Thursday, March 03, 2005

Photo of the Week - 28 Feb 2005

I was going to get this post out on Monday, but had plenty of writing to do for my Code Guru column and MSDN Magazine ANZ, as well as the regular consulting work.


Continuing on from last week's lighthouse theme, this shot was taken at 6.28am on the 5th Feb this year at Wollongong Harbour. I had shot the Interstate Challenge section of the Australian Surf Rower League (ASRL) Open 2005 event the night before, and scoped out the Harbour as a good sunrise location. When I'm shooting a surf carnival, I like to get there really early (I left home before 5am on this day). You get some great shots with the sun lower in the sky, you get a parking spot closer to the event (so if I need to download to the laptop if I run out of batteries on the portable storage device I don't miss many shots), the rowers don't have their club caps on for the warm-up so their face is a lot more visible, and the boats-all-over-the-shop situation that happens during warm-ups can deliver a more pleasing composition. The fact that I'm always the only photographer there before 8am always surprises me.


As can be seen from the shot, the sky was totally clear, which is pretty uncondusive for a colorful dawn shot. Without clouds to hold the red colour of the dawn, it is possible to get a strange mix of cold light from the darkish sky and very warm light when the sun has actually risen, as this shot shows quite well.


I had initially setup on the small beach just out of frame, but the lack of anything interesting in the sky (outside the sun when it finally appeared) gave me the feeling that I needed something stronger than a beach in the foreground to prevent the shot being a pretty boring "here is two lighthouses - how pretty" snapshot. There was a breakwater that run around to the left and out to the lighthouse in front of the sun, and as I walked along this, the potential to use this large plant for foreground became apparent. I was actually trying to frame the left lighthouse inside the leaves of the plant, but limited tripod room and the arrival of the sun spoiled this plan. With a dawn shot on a day with no clouds to hold the color, the amount of time where typical dawn light is available is only a couple of minutes. Before the sun actually rises, there isn't lot of color, and once the sun is fully over the horizon, it becomes too bright to shoot directly, and unless there is a lot of dust or pollution to scatter the blue light, there isn't much colour away from the sun.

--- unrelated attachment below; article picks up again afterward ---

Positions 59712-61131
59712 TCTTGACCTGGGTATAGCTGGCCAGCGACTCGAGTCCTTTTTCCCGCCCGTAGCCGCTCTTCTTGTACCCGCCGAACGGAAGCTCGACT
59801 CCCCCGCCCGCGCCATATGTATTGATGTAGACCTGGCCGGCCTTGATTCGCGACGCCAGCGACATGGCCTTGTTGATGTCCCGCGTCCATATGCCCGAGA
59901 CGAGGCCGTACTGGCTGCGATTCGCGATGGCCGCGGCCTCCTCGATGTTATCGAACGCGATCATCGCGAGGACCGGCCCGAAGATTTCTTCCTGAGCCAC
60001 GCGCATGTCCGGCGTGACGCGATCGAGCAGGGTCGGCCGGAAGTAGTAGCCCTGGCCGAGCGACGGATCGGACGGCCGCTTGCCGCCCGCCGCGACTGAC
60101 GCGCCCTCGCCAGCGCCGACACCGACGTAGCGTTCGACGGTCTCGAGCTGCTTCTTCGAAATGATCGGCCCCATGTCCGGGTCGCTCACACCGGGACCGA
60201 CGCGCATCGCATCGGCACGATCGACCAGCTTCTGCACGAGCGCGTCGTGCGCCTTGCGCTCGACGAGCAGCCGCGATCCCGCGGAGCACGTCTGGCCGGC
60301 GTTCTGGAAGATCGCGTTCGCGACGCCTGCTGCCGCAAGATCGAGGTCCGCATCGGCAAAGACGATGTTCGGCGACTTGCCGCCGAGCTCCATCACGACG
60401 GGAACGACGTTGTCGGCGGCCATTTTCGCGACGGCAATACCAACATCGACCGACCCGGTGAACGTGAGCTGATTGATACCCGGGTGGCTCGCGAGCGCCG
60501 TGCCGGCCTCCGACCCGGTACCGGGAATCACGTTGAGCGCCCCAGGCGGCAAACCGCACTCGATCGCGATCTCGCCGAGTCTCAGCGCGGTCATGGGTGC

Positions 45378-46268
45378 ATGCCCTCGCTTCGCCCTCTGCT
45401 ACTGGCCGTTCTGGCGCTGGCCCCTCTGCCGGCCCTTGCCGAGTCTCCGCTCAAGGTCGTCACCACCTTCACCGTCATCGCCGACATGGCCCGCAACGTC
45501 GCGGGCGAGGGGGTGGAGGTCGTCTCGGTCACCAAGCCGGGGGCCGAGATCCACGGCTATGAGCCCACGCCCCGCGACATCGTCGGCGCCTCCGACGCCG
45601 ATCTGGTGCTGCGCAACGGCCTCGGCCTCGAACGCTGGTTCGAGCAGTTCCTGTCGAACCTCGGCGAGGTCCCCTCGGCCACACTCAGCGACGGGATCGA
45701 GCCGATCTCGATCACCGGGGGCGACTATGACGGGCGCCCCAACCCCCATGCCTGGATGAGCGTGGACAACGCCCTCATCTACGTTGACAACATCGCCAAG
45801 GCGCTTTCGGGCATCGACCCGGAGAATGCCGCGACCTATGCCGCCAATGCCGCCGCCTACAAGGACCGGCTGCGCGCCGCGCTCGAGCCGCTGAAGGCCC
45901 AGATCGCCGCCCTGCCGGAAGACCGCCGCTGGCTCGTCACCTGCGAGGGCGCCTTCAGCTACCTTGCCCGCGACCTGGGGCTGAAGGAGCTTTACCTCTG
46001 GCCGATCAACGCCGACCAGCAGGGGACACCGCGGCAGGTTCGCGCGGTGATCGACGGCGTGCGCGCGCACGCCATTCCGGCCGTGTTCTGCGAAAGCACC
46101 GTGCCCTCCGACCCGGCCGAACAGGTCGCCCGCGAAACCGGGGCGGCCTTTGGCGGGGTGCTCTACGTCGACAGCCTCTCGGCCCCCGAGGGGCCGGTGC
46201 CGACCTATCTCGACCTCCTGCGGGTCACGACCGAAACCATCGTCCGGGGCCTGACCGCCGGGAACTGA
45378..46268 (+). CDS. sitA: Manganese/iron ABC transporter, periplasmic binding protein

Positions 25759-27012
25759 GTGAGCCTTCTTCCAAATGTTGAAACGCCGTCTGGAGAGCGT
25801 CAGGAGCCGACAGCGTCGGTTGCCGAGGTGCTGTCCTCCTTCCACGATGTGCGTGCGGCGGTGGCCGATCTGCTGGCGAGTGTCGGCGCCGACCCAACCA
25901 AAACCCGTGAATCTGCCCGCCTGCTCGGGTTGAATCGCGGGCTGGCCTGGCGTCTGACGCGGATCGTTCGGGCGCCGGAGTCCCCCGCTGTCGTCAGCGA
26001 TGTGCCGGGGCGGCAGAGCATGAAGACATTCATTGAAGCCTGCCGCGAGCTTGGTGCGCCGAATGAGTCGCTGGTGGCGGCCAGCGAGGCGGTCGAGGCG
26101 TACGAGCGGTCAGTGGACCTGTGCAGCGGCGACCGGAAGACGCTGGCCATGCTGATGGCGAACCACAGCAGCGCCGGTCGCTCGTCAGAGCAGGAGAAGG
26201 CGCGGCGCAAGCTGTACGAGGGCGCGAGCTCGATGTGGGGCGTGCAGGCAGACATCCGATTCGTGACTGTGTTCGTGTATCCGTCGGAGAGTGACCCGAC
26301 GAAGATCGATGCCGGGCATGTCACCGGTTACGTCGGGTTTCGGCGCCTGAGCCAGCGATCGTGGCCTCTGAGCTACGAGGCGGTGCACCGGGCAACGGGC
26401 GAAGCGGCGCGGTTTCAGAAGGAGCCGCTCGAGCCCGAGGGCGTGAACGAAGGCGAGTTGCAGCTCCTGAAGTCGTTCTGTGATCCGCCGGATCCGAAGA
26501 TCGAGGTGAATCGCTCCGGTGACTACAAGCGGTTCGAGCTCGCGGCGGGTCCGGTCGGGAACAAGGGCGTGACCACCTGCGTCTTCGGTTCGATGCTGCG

As the sun rose, I tried to hide it behind the small lighthouse, but the relative ratios where wrong, and the sun overwhelmed the lighthouse. This turned most of the shot into silhouette, which took a lot of detail out of the boats in the harbour, but took a lot of the distractions away from the lighthouses. The star-burst through the window half way up the lighthouse was an added bonus. The star-burst has undergone no post-editing to enhance it. The symmetry and cleanness of the star-burst yet again confirmed the quality of Canon L Series Lenses, in this case the 17-40.



About 2 minutes after I took the shot, the sky was way too bright to anything close the the direction of the sun, and the direct lighting on the harbour had totally changed the way the scene looked. The ASRL Open was held in really small surf, so this was defiantly one of the best shots of the day, and I'm glad I took the extra effort to get down to Wollongong early to get it.



Technical data embedded in JPEG for those interested.




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